The National Small Business Association (NSBA) recently released a survey of 780 small business owners (businesses with 500 or fewer employees) across a number of business types including manufacturing (15%).
Among the key findings are:
The vast majority of those surveyed (87%) believe that offering employee health care benefits is very or somewhat important to attracting and retaining good employees.
The smaller the business, the more likely that the owner, alone, is responsible for managing the healthcare benefit.
Not surprisingly, the cost of the healthcare plan is the number one issue in deciding whether or not to offer the benefit.
One-third of the small businesses surveyed say they have held off on hiring new employees “as a direct result of rising healthcare costs.”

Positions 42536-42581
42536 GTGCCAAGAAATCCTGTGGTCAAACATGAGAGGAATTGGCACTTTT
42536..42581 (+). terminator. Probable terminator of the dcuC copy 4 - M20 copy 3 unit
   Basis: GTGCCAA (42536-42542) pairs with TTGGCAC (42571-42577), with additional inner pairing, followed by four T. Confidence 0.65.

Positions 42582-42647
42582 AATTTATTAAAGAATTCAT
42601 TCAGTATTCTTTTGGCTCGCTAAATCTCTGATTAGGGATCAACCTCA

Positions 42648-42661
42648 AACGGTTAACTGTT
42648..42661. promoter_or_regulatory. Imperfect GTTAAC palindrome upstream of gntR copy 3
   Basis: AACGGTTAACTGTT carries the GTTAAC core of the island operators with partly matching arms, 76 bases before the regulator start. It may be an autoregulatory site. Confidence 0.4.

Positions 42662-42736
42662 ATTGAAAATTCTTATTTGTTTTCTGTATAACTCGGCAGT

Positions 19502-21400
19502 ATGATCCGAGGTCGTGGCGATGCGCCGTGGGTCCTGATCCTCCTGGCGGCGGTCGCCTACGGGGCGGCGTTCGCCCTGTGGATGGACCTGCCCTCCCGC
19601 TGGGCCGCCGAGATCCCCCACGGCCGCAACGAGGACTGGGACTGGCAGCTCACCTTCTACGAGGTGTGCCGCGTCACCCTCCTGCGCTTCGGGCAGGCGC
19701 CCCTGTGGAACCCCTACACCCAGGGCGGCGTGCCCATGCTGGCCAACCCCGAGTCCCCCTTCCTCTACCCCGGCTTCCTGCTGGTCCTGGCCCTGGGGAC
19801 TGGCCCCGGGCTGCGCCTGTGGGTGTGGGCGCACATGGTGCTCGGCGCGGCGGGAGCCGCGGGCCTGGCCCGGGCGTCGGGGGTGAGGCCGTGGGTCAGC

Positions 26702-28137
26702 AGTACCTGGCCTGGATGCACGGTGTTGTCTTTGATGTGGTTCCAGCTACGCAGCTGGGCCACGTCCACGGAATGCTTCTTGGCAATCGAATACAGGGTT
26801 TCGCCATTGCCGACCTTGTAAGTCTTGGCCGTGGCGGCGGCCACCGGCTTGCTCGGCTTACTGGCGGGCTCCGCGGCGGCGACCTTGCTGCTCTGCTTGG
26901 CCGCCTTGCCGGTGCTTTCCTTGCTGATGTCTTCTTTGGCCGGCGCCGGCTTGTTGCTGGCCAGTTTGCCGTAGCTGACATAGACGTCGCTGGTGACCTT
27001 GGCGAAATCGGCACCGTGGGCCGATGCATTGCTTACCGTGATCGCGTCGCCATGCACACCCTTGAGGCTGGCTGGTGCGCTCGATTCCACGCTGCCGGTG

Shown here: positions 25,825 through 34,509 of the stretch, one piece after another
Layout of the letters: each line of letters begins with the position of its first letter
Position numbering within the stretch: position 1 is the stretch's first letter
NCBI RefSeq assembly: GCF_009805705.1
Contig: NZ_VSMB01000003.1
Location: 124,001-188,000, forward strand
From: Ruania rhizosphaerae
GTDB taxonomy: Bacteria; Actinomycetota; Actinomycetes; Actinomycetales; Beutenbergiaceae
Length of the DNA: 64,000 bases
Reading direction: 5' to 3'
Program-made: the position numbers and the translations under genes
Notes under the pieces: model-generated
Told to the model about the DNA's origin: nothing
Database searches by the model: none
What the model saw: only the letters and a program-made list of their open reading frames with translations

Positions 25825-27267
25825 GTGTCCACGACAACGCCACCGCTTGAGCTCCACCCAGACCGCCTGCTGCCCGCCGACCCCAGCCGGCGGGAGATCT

The survey respondents report that the average increase in cost to insure each employee has risen $457 since 2009.
58% of those surveyed indicate they do not have a clear understanding of the implications of the Affordable Care Act (ACA).
These rising healthcare costs and concerns over the impact of the ACA are forcing small business owners to make difficult decisions about the future of employee healthcare benefit. Possible options cited in the survey include (1) increasing employee contributions; (2) reducing the scope of benefits offered; (3) dropping healthcare insurance altogether and providing some additional money to employees so they can obtain their own healthcare plans.
While this study raises a number of significant concerns for small business owners, before making any decisions it would be wise to engage an experienced benefits management company that is well versed on the present healthcare situation and the expected impact of the Affordable Healthcare Act. As always, employers must balance the cost of employee benefits and the overall effect on the well being of both the business and the employees.